The critical acclaim was so astonishing that the play was moved to Broadway. The first such transfer since O'Neill's play a quarter of a century earlier. The legendary critic Stark Young hailed the acting as " the best ensemble work in the American theater. Superior to the Group Theater. " The play revealed Ben Gazzara as a promising actor and at the age of twenty-three (beating the record of Orson Welles), Garfein won the Show Business Award as the best director on Broadway . It was the beginning of a long and prolific career for Garfein, both as a producer, a film and a theatre director.
A number of months later, Garfein directed the first colour television series " The Marriage " with Jessica Tandy and Hugh Cronyn to great critical reception.
In June 1955, Garfein received a letter announcing him he had been invited by the Board of Directors to become a member of the Actors' Studio. It was there that he met Carroll Baker who was his fellow student and whom he married.
Career as a producer and theatre director
Garfein was a founder and the artistic director of the Harold Clurman Theatre (1978), as well as the Samuel Beckett Theater.
Notably, Garfein produced two plays by Arthur Miller, The Price and The American Clock, and went on to direct other Broadway productions such as The Sin of Pat Muldoon, and Girls of Summer. His Off-Broadway credits include The Lesson and Rommel’s Garden (1985), Childhood with Glenn Close (1985), For No Good Reason by Nathalie Saurraute (1985), Kurt Weill Cabaret with Alvin Epstein and Marta Schlamme (1985), Endgame (1984), The Beckett Plays (Ohio Impromptu, Catastrophe, What Where) (1983–84), Anton Checkhov Sketchbook with Joseph Buloff and John Herd (1981), California Reich and The Lesson by Eugène Ionesco (1978–79), as well as The Beckett Plays in The Warehouse Theatre in London (1984).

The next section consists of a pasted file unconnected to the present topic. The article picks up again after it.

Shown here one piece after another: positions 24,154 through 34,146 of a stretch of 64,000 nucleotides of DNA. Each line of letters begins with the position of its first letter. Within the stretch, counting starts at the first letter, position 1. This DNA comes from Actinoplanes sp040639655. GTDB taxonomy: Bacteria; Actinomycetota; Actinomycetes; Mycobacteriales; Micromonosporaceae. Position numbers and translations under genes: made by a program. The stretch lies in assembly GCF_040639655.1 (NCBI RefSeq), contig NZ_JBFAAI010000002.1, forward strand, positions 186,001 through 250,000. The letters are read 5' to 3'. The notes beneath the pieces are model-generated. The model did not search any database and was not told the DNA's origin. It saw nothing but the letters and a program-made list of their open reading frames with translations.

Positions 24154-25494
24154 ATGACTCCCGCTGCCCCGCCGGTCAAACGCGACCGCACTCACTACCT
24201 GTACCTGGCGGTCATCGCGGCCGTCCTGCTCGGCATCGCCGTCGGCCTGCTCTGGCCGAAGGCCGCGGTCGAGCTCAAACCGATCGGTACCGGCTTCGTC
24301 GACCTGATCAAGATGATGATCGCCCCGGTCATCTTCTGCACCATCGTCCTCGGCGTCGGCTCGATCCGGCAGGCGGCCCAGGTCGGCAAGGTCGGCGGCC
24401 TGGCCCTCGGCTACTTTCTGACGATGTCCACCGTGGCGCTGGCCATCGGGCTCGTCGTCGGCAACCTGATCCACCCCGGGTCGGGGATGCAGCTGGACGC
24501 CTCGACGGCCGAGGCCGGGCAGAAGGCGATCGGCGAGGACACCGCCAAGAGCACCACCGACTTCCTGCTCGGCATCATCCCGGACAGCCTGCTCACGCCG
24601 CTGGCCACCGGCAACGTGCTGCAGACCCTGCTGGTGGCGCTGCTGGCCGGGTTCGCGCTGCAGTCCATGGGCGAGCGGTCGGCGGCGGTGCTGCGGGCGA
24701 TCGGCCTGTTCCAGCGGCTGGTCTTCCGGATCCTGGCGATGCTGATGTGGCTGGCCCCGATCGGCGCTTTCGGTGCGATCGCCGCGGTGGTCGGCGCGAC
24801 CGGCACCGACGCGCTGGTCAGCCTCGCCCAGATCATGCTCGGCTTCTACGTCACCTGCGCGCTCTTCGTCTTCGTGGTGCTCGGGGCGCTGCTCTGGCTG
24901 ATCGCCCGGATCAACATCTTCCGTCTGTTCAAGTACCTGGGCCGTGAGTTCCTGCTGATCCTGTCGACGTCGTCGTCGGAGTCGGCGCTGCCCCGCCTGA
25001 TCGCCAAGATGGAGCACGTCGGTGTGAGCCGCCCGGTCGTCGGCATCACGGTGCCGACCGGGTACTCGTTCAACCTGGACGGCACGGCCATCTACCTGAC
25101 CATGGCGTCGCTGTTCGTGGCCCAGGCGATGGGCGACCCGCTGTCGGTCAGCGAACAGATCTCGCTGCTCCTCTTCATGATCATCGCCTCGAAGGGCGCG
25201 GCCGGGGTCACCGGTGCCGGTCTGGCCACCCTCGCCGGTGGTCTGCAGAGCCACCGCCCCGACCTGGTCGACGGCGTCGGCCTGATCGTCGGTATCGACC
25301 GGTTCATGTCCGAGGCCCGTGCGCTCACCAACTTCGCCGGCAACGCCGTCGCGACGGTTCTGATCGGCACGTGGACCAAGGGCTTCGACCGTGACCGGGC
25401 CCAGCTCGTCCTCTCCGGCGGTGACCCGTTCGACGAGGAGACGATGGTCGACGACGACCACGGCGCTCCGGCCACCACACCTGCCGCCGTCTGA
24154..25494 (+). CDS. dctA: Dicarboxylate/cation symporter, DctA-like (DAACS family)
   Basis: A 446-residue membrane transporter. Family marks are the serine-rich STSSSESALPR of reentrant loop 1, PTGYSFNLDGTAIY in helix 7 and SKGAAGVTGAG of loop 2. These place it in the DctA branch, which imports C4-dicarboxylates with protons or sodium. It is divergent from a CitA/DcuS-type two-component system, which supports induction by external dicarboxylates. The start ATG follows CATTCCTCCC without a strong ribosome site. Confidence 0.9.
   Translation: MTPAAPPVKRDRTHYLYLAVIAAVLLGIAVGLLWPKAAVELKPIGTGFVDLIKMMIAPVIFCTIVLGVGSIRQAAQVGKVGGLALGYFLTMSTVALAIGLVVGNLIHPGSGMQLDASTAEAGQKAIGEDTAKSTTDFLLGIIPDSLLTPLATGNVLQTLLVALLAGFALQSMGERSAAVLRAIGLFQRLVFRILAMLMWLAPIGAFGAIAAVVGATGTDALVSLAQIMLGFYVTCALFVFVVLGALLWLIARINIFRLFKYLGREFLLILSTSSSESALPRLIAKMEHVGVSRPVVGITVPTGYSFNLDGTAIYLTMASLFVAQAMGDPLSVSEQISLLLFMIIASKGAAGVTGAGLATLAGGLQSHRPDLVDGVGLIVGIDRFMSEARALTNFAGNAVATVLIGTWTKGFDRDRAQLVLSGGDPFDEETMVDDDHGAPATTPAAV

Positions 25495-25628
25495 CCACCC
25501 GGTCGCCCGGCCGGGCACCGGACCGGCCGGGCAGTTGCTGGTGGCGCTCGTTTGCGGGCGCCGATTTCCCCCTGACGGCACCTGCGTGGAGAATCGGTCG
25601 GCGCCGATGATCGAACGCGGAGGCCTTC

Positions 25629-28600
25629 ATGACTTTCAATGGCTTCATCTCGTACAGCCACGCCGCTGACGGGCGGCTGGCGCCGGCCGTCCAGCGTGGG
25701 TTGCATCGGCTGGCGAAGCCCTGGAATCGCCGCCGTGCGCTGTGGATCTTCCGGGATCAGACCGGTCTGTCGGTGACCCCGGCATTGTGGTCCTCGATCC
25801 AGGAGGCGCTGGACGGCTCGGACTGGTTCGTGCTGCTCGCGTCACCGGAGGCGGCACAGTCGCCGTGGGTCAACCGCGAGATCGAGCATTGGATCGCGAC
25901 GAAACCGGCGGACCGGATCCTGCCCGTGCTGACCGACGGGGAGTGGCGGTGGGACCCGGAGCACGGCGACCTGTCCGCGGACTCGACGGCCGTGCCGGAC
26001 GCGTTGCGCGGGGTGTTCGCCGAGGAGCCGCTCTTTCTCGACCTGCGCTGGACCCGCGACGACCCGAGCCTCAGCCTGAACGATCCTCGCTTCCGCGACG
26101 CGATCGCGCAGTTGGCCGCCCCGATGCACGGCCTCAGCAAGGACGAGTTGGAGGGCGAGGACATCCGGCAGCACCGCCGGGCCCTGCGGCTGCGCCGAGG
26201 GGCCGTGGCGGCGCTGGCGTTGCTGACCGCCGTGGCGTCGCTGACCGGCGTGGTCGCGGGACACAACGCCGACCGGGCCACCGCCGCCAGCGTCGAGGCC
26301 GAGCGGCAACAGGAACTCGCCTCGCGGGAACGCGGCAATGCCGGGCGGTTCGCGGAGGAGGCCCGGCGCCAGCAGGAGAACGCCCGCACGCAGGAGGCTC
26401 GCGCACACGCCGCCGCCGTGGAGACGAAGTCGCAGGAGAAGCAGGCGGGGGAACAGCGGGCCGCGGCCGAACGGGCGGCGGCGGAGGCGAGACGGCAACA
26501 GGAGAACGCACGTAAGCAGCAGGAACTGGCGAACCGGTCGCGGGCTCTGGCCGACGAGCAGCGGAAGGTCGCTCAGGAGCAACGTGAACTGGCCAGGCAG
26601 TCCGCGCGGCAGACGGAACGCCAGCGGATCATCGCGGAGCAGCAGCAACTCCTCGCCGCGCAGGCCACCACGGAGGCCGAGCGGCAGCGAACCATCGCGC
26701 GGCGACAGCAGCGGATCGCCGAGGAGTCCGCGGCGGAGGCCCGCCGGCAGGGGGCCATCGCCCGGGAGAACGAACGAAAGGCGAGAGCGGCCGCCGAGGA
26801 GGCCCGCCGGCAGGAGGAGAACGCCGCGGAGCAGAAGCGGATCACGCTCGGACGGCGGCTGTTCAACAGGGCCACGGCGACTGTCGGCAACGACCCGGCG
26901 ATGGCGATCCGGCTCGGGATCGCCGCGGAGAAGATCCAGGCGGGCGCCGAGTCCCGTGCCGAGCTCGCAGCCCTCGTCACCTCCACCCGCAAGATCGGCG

He directed the French premiere of "Master Harold"...and the Boys in Paris, and the world premiere of Nacht und Träume by Samuel Beckett in Austria, He also was an important admirer and friend of Samuel Beckett whose plays he directed in New York and Europe.
He also counts plays from Canadian author John McLiam, Richard Nash (Girls of Summer), Sean O’Caseys (Shadow of a GunMan), Calder Willingham (End as A Men, that became The Strange One, 1957), Garbor Harvey (Rommel’s Garden, in 1985), Gastón Salvatore (Stalin, in 1989), Eugene O’Neill Putziler’s price Anna Christie (directed in 1966), Ionesco’s The Lesson, South African playwright Athold Fugard (Master Harold, 1985) Franz Kafka (An Address to the Academy, 2013), Richard Nash and Eckehard Schall of the Brecht theater among others. Brooke Atkinson, a critic of the NY Times called his direction of "Shadow of a gunman" by O'Casey "a prologue to greatness". Beckett gave him the world premiere stage rights to "Nacht unt Traume". He also produced and directed plays by Alvin Epstein (End Game, 1984) and Alan Schneider (Catastrophe, 1983) among others in his repertoire as a director.
In 2013, Garfein adapted and directed Kafka's "An Address to an Academy" at the Théâtre des Maturins" in Paris to critical acclaim.
Career as a film director
Garfein's film directorial debut, The Strange One, is an ensemble piece set in a sadistic Southern military academy. It was released without an ending – leaving audiences bewildered and critics annoyed. A crucial scene involved black actors and, in racially segregated America of 1957, the studio objected on the ground that to use black actors would mean commercial failure. Garfein refused to bow down and filmed the scene anyway. It was denounced by a U.S. Congressman as an 'un-American' film, but in Paris, a critic wrote that if anyone doubted that America was a free country, then they should see the film.